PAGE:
Get ready for a spirited discussion with Ave Miller from Uncle Arnie's as we navigate the fascinating universe of cannabis beverages and the legacy consumer. We'll take you on a journey through the expansion of Uncle Arnie's into multiple markets, building a unique brand that defies the norm, and the keys to success in launching and growing a beverage brand.
Ave shares his wealth of knowledge on cannabis beverages, discussing everything from product types to flavors and availability across the U.S. You'll hear first-hand stories about the challenges faced when launching a product, the importance of customer engagement, and the adjustments Uncle Arnie's made based on consumer feedback. Ave emphasizes the importance of investing in real data and consistent growth, sharing his unique perspective on navigating this dynamic industry.
Join us as we continue the conversation, diving deep into the cannabis beverage industry with one of its most passionate advocates, Ave Miller from Uncle Arnie's. This is an episode you don't want to miss!
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Hi everybody. Hey everybody, welcome to High Spirits. I'm Ben Larson, and with me, as always, is my partner in crime, anna Rae Grabstein. Hey, anna Rae, how are you?Speaker 2:
Hey Ben, I'm doing really well. Super glad to be back after a week off. How you doing?Speaker 1:
I'm good, I'm super pumped on today's show. We're going right in my wheelhouse. We're going to be talking about cannabis beverage. We have one of our longtime partners on Uncle Arnie's Ave from Uncle Arnie's Just an incredible person, incredible company. We're going to be talking about man, heavy dose, consumer, the multi-market expansion, just what it is to build a brand. That's kind of contraflow to what a lot of the trends in the beverage space are. But we'll get to that in a bit. I'm just happy to be here. We took a last week off. That was my fault. I needed a little time with my family, went out to Hawaii after hanging up the last call. I was literally packing up my suitcase leaving DC and then was in Hawaii two days later. My biological clock was all messed up.Speaker 2:
I don't feel that.Speaker 1:
Yeah, I'm excited to hear about your last week. You were on the conference tour last week.Speaker 2:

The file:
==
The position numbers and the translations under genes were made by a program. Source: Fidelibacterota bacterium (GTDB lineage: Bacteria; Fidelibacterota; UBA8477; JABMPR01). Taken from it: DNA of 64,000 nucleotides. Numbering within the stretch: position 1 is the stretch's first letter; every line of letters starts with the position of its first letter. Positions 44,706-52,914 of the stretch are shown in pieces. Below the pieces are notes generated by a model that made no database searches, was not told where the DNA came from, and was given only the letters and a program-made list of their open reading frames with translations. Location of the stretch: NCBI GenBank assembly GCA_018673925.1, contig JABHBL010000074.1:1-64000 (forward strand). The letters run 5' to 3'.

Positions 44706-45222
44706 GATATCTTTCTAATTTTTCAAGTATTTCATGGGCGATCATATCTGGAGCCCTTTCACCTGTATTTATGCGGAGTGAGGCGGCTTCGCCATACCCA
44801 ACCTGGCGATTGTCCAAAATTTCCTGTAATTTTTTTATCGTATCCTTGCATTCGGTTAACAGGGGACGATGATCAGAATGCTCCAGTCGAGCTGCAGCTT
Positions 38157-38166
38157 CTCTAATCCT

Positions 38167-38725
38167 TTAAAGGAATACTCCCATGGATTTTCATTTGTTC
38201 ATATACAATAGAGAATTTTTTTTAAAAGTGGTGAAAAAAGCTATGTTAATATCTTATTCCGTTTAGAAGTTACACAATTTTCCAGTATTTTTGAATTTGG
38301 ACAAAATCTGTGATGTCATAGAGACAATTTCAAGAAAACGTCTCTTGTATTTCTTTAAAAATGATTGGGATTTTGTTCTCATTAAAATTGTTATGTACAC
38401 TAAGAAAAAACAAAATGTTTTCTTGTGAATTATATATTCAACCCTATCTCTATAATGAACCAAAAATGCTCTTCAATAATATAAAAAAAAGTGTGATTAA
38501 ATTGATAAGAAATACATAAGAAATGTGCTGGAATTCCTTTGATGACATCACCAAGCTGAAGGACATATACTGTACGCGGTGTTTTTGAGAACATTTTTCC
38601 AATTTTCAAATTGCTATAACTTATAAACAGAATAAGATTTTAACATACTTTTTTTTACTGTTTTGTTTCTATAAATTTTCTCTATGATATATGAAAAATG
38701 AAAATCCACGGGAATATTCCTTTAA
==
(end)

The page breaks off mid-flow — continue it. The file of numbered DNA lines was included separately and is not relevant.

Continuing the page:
I was. I went out to Chicago to Benzinga and had a really great trip. I would say that it was a useful and worthwhile conference to go to. For folks that haven't been, it brings together a lot of executives and operators, investors, ancillary service providers. They have been having the conference in Miami and Chicago. This one in Chicago I just saw a lot of people that was really great to see say that there was a much more hopeful feel, especially from investors. At the same time, I heard a lot of people talking about gearing up to raise a fund. They weren't necessarily deploying checks. The optimism was higher. I think that we'll see what happens. The event took place the first day, kicked off just as the Senate Banking Committee had passed Safer out of committee, which was a pretty big deal In the history of cannabis policy. That was the first time that any substantive cannabis policy had passed through a Senate committee. I think it was a great way to kick off the conference and that everybody had a sense of excitement and curiosity about what federal policy could do to change the trajectory of the industry. On the flip side, I will say that noticeably, there was a lot less operators there. I think that that just shows that operators are being smarter, more responsible with their cash and not spending to go to conferences. The whole industry is more focused on cash flow and profitability than any time in history. Since I've been paying attention, I saw that loud and clear there. There certainly were some operators there and people had some great presentations on stage. I really enjoyed hearing from Christine Smith from Gron, founder from Portland, who I thought was really impressive, learning about their reverse licensing strategy in other states. I liked her a lot. She seemed like a total badass not someone that I know yet, so someone. Really fun to get to meet some new people. There was an incredible women's executive dinner that happened the first night. That brought together a whole bunch of total badasses. Got to hang with Crystal who runs marketing and retail at Cookies. She was a great person to meet. Kate Miller was there from Ms Grass, krista Raymer, who runs some retail consulting firm out of Canada. She's incredible. I think that coming together in the conference setting is really important. Facetime matters and we'll see what happens, but I stay hopeful. Hopefully people will start to write and checks back into our industry soon.Speaker 1: